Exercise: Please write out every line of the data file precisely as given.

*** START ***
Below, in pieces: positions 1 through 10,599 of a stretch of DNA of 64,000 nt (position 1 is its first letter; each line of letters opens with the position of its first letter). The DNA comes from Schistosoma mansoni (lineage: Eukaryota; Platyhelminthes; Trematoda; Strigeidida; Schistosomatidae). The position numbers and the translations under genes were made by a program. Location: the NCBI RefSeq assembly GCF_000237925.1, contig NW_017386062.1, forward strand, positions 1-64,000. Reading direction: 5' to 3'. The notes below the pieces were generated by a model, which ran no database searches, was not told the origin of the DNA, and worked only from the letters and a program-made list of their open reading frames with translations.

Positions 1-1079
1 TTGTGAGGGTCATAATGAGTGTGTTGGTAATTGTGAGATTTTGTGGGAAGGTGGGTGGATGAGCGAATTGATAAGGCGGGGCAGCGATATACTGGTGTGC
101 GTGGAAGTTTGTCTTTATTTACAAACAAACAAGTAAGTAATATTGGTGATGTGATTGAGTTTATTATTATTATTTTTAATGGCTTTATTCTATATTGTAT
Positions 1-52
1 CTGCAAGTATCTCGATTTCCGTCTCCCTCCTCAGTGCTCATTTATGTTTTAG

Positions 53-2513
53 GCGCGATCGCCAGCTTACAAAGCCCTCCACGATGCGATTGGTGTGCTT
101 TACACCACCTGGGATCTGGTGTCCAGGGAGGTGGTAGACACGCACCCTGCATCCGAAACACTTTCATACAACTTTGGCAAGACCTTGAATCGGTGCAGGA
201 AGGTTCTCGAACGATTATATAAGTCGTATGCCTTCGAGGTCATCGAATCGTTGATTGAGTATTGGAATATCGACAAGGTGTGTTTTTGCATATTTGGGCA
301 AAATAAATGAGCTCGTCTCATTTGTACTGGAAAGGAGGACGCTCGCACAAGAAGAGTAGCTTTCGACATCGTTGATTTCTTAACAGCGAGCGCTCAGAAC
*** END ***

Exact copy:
Below, in pieces: positions 1 through 10,599 of a stretch of DNA of 64,000 nt (position 1 is its first letter; each line of letters opens with the position of its first letter). The DNA comes from Schistosoma mansoni (lineage: Eukaryota; Platyhelminthes; Trematoda; Strigeidida; Schistosomatidae). The position numbers and the translations under genes were made by a program. Location: the NCBI RefSeq assembly GCF_000237925.1, contig NW_017386062.1, forward strand, positions 1-64,000. Reading direction: 5' to 3'. The notes below the pieces were generated by a model, which ran no database searches, was not told the origin of the DNA, and worked only from the letters and a program-made list of their open reading frames with translations.

Positions 1-1079
1 TTGTGAGGGTCATAATGAGTGTGTTGGTAATTGTGAGATTTTGTGGGAAGGTGGGTGGATGAGCGAATTGATAAGGCGGGGCAGCGATATACTGGTGTGC
101 GTGGAAGTTTGTCTTTATTTACAAACAAACAAGTAAGTAATATTGGTGATGTGATTGAGTTTATTATTATTATTTTTAATGGCTTTATTCTATATTGTAT
Positions 1-52
1 CTGCAAGTATCTCGATTTCCGTCTCCCTCCTCAGTGCTCATTTATGTTTTAG

Positions 53-2513
53 GCGCGATCGCCAGCTTACAAAGCCCTCCACGATGCGATTGGTGTGCTT
101 TACACCACCTGGGATCTGGTGTCCAGGGAGGTGGTAGACACGCACCCTGCATCCGAAACACTTTCATACAACTTTGGCAAGACCTTGAATCGGTGCAGGA
201 AGGTTCTCGAACGATTATATAAGTCGTATGCCTTCGAGGTCATCGAATCGTTGATTGAGTATTGGAATATCGACAAGGTGTGTTTTTGCATATTTGGGCA
301 AAATAAATGAGCTCGTCTCATTTGTACTGGAAAGGAGGACGCTCGCACAAGAAGAGTAGCTTTCGACATCGTTGATTTCTTAACAGCGAGCGCTCAGAAC